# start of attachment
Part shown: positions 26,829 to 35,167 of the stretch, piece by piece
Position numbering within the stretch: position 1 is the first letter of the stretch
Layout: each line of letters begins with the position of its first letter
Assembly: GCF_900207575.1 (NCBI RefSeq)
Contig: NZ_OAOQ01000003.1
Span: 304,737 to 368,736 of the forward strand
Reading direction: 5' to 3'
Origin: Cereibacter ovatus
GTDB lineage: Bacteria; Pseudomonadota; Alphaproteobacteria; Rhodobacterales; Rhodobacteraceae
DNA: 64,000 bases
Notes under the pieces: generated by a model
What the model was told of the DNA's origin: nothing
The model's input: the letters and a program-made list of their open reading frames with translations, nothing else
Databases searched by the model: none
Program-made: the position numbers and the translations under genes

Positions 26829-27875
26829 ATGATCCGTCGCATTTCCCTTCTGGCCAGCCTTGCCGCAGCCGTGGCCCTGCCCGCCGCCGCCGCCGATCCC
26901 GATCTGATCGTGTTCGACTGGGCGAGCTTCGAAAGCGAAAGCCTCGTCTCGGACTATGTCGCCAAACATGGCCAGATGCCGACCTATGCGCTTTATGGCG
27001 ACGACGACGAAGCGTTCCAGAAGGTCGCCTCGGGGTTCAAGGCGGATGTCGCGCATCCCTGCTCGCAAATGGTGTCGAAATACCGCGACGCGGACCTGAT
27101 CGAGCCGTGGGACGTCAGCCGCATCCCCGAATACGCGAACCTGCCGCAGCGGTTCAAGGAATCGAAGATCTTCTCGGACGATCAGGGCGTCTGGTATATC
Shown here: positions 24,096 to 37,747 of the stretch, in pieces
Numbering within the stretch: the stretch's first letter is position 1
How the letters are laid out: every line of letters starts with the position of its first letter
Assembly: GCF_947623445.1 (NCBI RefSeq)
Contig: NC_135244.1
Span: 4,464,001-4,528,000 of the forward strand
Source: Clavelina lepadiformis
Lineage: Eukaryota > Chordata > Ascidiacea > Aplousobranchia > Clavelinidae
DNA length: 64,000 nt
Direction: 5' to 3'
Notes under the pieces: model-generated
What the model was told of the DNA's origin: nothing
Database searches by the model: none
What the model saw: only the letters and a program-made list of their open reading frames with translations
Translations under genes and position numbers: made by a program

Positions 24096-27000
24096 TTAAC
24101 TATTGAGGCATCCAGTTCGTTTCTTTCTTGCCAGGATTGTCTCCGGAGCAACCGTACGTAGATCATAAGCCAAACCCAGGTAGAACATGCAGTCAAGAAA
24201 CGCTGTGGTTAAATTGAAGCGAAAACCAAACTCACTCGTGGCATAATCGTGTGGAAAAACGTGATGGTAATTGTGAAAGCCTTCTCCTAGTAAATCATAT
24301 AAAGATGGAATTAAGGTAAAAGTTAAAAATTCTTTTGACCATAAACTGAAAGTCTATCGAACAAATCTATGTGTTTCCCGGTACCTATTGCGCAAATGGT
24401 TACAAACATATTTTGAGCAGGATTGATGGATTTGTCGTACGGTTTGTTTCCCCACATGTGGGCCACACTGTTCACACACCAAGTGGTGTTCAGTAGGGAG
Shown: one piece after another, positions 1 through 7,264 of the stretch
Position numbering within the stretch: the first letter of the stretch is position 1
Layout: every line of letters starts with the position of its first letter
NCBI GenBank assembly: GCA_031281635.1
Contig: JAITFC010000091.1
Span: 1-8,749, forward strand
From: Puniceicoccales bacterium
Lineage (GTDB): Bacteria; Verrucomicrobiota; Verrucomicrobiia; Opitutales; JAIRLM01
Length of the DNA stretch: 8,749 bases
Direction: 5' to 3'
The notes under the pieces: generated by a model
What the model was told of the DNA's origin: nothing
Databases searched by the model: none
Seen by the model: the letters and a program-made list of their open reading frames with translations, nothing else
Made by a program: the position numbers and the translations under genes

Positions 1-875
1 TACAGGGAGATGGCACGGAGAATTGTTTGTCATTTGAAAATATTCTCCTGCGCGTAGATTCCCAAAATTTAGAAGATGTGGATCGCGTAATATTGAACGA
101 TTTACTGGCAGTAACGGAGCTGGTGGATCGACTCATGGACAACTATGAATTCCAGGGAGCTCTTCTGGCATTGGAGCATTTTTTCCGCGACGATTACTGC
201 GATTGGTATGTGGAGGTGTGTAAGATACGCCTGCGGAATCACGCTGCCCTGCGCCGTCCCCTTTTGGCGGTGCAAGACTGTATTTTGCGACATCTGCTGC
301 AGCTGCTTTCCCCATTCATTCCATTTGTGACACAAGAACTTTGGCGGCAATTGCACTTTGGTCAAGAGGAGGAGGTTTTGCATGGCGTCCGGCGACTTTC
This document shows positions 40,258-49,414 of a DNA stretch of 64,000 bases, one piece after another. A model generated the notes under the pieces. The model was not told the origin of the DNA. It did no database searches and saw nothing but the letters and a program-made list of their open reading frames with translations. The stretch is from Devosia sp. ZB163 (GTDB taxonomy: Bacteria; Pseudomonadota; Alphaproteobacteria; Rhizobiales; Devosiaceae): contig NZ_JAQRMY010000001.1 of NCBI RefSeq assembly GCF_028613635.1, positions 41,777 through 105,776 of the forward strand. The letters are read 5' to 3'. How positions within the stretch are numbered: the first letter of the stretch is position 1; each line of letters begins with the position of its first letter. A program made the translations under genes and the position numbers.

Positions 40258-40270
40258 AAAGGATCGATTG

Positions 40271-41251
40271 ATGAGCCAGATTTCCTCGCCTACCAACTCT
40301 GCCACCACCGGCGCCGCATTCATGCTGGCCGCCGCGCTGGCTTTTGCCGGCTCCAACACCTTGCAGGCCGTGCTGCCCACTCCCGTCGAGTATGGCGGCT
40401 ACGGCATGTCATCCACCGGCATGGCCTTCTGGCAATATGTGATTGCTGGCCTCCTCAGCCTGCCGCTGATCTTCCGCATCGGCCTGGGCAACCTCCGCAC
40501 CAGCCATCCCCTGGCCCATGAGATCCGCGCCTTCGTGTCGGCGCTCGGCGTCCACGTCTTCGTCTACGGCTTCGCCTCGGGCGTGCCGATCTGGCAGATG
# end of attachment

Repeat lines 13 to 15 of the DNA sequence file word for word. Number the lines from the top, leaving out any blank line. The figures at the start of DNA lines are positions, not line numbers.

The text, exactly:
The model's input: the letters and a program-made list of their open reading frames with translations, nothing else
Databases searched by the model: none
Program-made: the position numbers and the translations under genes